I have dealt with Child Protection Services (CPS) with my two children for over two and a half years because of allegations of abuse and neglect. The claims of abuse and neglect came after I brought my youngest son to the hospital asking for medical help because he was having a difficult time gaining weight. The hospital conducted a full body exam on my two-month-old child without me present. As a result of finding a broken bone, they placed both of my kids on a 72-hour police hold. Nobody would help me. A young Black mother asking for help for her mixed-race child was a problem to them.
I was vulnerable two years ago as I grew up in foster care myself. I did not know anything about the law or know how to speak up for myself. I did not find my voice until I met the founder of Freedom From the Streets and got hired as my own boss in February 2020 to help other parents who are involved with CPS. My lived experience of being homeless and involvement with CPS prompted me to further educate myself and go towards the program that I choose. I am studying criminal justice at American InterContinental University because I want to be a child protection attorney for low-income parents. When I graduate from this program, I am hoping to be a voice and continue to be the advocate I need to be to help other families keep their children.
Finally, by the grace of God and Freedom From the Streets, I finally got my two children back in January. I am hopeful that my case will close this year. Being involved with child protection makes it difficult to see what I am able to do with my bachelor’s degree after I graduate because I now have a felony on my record. They tricked me into thinking if I plead guilty to a lesser charge, I could get all other charges they were trying to pin on me dismissed and get my children back. Even though I have my kids back, this felony on my record does not allow me to find employment that involves working with kids. To this day, I am having trouble finding employers who will hire me. Child protection affects low-income families and does not strengthen the families, but, rather, fails them.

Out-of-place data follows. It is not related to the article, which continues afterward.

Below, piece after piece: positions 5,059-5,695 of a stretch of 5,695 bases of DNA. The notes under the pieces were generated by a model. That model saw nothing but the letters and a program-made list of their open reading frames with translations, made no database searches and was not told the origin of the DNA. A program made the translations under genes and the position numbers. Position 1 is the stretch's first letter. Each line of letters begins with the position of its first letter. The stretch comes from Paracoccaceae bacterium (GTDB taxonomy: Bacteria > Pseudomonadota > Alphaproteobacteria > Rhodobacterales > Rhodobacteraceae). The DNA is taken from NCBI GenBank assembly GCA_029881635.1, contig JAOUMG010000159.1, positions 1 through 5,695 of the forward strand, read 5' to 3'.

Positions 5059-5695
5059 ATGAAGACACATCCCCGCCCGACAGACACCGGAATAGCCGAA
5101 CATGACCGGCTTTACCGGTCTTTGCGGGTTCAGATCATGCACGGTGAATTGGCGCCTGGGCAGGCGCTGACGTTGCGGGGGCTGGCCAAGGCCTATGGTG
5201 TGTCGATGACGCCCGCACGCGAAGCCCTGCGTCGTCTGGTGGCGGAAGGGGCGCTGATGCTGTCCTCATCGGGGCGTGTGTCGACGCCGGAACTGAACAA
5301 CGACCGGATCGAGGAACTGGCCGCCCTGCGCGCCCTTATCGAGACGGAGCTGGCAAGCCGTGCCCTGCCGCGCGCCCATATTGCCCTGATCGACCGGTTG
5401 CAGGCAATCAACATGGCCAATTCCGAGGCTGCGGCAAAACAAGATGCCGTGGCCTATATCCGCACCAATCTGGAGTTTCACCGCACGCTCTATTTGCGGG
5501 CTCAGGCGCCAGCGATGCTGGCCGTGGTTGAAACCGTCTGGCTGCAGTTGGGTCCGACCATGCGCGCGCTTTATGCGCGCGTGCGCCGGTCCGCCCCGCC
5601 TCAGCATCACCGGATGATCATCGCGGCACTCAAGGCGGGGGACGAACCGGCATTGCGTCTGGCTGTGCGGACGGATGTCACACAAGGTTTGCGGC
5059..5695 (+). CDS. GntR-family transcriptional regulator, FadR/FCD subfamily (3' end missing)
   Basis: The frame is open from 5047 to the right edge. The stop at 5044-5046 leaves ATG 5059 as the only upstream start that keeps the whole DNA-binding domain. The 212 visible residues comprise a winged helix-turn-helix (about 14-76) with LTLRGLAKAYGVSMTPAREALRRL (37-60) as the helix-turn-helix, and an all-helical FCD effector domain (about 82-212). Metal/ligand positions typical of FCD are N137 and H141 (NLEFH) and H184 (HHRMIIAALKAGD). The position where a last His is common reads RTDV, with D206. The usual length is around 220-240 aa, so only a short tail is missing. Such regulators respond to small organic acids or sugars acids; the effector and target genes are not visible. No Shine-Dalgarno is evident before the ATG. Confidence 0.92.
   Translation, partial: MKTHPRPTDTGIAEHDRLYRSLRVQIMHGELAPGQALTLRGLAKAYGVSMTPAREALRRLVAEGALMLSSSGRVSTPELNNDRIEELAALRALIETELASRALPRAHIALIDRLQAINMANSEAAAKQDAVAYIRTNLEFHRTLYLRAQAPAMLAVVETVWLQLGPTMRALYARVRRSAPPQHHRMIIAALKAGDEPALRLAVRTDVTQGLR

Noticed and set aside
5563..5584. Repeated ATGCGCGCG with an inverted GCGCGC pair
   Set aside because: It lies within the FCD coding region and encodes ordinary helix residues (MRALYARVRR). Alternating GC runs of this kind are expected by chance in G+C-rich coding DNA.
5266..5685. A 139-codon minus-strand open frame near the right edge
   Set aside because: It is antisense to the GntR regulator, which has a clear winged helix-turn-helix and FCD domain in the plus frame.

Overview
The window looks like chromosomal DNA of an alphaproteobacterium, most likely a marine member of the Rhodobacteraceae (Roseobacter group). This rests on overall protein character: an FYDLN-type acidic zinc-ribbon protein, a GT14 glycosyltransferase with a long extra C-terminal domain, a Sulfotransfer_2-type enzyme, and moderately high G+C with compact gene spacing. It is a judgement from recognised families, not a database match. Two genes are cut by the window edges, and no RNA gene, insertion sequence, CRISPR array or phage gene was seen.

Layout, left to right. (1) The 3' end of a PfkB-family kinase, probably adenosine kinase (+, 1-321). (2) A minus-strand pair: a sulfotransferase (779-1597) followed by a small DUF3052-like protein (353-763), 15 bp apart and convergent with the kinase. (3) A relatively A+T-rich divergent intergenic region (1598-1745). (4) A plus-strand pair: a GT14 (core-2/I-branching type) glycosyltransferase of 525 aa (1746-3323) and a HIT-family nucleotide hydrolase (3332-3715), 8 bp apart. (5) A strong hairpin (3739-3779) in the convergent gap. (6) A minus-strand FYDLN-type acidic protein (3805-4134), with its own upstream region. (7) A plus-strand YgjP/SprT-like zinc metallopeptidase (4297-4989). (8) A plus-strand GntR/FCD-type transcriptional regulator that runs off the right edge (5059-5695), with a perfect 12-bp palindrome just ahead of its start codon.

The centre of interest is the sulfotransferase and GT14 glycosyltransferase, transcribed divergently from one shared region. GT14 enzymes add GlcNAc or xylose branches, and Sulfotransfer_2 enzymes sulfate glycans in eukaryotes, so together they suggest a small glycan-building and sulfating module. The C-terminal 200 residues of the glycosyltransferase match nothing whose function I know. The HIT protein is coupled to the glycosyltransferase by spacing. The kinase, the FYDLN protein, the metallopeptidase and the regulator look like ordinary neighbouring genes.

Kelis Houston, the founder of Village Arms, is doing a wonderful job at amplifying Black and brown families and helping them find their voice. She is trying to get a bill passed called the African American Family Preservation Act to ensure that families are staying together. Studies from Hennepin County have shown that Black children are 5.5 times more likely to be removed from homes than white children are. According to Houston, Black and brown children are also taken due to the stereotypes of Black parents as abusive or doing drugs.
Child welfare is not always doing the best it can to protect children who need to be protected. I need other parents, especially Black and brown parents, to not be afraid to tell their stories so we can fight against Child Protection Services together and change the policies and laws at the state and federal levels. Nothing will change if we stay silent. We must build up our confidence and come together as one to fight systemic racism. The goal is to create a diversion program for parents who want to change the policies of how social workers treat their families.
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